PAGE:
For the Thanksgiving early-birds, breaking away from the kitchen to run in a day-of turkey trot can be nearly impossible. Luckily, Schaumburg offers an alternative option.
Each year, All Community Events hosts a half marathon and 5K Turkey Trot the Saturday following Thanksgiving at Busse Woods. Not only is this the perfect place to host a fall race because of the nature, paths and ease of parking, but it’s a great central location for anyone in the Chicago area to get to easily.
Another great aspect of this race is that it didn’t start super early; All Community Events must know that people value their sleep after a holiday, so the 5K started at 8:30 a.m. with the half marathon following at 9:15 a.m. Despite a little bit of delay in the 5K, all runners were trotting away by 8:40.
As a regular Busse Woods runner, I know that place like the back of my hand, and I was expecting the race to feel longer because of this. However, the course started with a little out-and-back near the boathouse, and before I knew it I was passing the one-mile marker. The second mile ran along the regular 7.3 mile loop, but the third took a detour North towards Golf Road. The half marathon course was similar, but had an extra loop through the park to get the mileage in.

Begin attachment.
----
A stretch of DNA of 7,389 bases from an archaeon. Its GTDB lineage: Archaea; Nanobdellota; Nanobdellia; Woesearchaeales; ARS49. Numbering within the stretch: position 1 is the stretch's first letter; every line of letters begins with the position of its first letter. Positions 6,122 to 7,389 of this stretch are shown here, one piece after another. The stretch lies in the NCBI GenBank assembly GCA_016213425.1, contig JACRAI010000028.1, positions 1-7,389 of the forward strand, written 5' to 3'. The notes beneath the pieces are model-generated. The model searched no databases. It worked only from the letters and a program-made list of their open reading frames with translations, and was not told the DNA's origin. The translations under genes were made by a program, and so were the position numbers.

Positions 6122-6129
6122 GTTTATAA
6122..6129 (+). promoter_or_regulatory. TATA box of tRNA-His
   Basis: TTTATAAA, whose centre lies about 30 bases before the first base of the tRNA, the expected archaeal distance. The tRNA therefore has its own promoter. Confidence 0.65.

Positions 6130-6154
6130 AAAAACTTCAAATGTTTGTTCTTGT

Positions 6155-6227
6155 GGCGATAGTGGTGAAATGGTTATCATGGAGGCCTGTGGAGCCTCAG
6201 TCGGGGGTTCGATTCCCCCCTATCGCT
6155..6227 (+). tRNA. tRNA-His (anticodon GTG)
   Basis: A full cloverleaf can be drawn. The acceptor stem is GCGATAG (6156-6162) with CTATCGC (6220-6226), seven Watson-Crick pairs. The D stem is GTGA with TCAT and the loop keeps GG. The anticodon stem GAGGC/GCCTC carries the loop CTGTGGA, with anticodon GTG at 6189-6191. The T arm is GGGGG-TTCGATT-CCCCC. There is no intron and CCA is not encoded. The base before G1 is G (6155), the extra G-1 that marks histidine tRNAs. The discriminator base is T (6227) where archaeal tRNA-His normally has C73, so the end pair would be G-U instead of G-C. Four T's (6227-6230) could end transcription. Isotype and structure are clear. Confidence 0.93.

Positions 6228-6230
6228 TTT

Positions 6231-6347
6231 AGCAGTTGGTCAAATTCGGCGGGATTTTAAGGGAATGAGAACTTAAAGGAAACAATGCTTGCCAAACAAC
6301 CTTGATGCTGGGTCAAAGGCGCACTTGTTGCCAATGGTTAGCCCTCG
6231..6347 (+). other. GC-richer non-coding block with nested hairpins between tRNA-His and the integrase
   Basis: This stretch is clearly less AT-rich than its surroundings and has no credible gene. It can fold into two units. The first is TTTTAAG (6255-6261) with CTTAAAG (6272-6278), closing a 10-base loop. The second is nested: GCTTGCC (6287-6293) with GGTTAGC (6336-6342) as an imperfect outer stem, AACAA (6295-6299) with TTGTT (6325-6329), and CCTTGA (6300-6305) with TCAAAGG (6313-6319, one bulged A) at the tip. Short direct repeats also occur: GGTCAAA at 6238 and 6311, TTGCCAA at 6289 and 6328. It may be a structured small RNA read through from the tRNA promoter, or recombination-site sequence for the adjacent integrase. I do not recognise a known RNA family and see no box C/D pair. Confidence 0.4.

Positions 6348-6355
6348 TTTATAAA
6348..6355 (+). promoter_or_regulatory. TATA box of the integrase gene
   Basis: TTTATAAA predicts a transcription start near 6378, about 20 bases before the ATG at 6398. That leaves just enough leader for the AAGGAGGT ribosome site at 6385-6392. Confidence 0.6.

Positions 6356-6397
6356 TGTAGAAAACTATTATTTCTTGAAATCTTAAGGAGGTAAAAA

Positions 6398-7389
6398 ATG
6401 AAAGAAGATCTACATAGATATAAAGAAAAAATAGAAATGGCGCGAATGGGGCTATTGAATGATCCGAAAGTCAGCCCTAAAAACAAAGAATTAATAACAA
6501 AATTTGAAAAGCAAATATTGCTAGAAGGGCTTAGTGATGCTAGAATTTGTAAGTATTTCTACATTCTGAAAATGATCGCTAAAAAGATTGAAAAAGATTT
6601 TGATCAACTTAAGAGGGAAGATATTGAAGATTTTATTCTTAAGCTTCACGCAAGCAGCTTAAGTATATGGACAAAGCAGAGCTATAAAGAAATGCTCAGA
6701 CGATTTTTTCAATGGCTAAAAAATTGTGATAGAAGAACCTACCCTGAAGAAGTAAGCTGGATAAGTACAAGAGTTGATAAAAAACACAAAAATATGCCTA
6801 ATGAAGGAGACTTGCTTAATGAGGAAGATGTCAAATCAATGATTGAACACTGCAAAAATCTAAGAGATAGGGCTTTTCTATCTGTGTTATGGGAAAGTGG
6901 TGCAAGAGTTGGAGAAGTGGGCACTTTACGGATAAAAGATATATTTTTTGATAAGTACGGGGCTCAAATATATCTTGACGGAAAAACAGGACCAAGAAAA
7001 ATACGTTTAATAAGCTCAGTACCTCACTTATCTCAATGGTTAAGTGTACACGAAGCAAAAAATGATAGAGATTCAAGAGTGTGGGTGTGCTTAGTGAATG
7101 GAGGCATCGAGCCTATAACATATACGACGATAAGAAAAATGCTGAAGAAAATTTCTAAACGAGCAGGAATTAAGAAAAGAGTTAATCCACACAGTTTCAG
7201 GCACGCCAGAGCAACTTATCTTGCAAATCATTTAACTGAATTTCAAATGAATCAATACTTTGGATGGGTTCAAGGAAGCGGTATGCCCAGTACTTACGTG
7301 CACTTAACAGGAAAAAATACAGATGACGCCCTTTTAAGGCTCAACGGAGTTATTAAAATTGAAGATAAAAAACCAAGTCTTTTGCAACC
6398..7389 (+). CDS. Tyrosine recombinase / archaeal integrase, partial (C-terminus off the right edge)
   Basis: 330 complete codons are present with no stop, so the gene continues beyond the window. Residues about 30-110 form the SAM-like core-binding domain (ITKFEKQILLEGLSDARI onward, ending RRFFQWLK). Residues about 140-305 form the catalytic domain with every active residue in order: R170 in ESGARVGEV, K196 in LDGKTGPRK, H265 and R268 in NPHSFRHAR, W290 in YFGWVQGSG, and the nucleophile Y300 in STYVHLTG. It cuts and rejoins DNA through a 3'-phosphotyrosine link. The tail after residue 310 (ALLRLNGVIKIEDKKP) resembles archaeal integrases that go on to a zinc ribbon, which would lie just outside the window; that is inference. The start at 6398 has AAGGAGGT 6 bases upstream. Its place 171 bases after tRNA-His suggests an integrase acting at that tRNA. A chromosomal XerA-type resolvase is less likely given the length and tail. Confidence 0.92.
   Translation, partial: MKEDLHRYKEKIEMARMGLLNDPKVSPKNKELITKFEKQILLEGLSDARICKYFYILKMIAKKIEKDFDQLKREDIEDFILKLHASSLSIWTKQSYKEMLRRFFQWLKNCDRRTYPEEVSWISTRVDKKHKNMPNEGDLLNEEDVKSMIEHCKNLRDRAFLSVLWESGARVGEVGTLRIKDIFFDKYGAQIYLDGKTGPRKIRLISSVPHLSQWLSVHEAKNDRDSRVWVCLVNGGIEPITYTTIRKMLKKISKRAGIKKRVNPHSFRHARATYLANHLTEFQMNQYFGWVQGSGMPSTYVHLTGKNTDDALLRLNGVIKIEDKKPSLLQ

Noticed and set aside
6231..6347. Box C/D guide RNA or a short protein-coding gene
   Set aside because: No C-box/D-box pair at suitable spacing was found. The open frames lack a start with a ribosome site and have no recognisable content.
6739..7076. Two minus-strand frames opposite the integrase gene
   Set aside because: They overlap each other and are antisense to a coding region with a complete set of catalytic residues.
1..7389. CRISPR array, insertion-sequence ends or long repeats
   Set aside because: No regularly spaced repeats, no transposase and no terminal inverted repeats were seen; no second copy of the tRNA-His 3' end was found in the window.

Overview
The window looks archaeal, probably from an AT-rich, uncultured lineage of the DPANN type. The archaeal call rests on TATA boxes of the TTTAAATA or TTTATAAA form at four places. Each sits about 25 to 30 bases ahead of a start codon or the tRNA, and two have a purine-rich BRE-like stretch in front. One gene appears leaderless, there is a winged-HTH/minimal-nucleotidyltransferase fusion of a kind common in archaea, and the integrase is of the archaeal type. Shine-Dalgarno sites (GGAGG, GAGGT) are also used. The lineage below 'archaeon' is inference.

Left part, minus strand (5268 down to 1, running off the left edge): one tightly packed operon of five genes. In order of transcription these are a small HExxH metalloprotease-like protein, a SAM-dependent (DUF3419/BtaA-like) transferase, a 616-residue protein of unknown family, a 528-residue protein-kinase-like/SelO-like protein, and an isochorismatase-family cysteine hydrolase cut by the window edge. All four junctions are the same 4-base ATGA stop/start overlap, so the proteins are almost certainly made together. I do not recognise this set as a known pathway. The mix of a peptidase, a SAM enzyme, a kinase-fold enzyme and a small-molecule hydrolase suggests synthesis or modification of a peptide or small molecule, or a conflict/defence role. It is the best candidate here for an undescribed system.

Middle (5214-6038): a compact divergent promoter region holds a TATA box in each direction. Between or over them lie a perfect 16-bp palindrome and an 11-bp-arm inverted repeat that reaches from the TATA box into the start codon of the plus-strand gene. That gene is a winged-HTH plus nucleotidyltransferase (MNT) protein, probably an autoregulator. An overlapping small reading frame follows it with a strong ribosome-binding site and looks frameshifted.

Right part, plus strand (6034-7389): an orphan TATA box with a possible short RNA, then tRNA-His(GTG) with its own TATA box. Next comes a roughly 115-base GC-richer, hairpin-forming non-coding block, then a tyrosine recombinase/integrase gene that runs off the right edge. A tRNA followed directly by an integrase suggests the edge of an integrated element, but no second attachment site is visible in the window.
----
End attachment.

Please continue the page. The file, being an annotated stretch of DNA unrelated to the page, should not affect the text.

The part of the Schaumburg Half Marathon and 5K Turkey Trot that makes it so enjoyable is the fact that it’s a point-to-point race; these types of races are generally rare, as it adds in the whole parking/shuttle complication, but the race directors were thoroughly organized for this. The finish line was just before Golf Road, and the parking lot allowed for plenty of space for the post-race activities. Across the street is the Atrium, where runners could hop on the five-minute shuttle back to the start line.
In addition to the cozy quarter-zip sweatshirts, all finishers got a bowl of chicken noodle soup, Hawaiian rolls and a cookie for another Thanksgiving feast. Several runners stuck around to cheer for other finishers, which was definitely appreciated as the course itself was a little quiet and empty of spectators.
I heard many people talking about where they were from, and it’s clear to see what so many travel to Schaumburg the Saturday after Thanksgiving, because its Turkey Trot is a great way to continue a holiday tradition.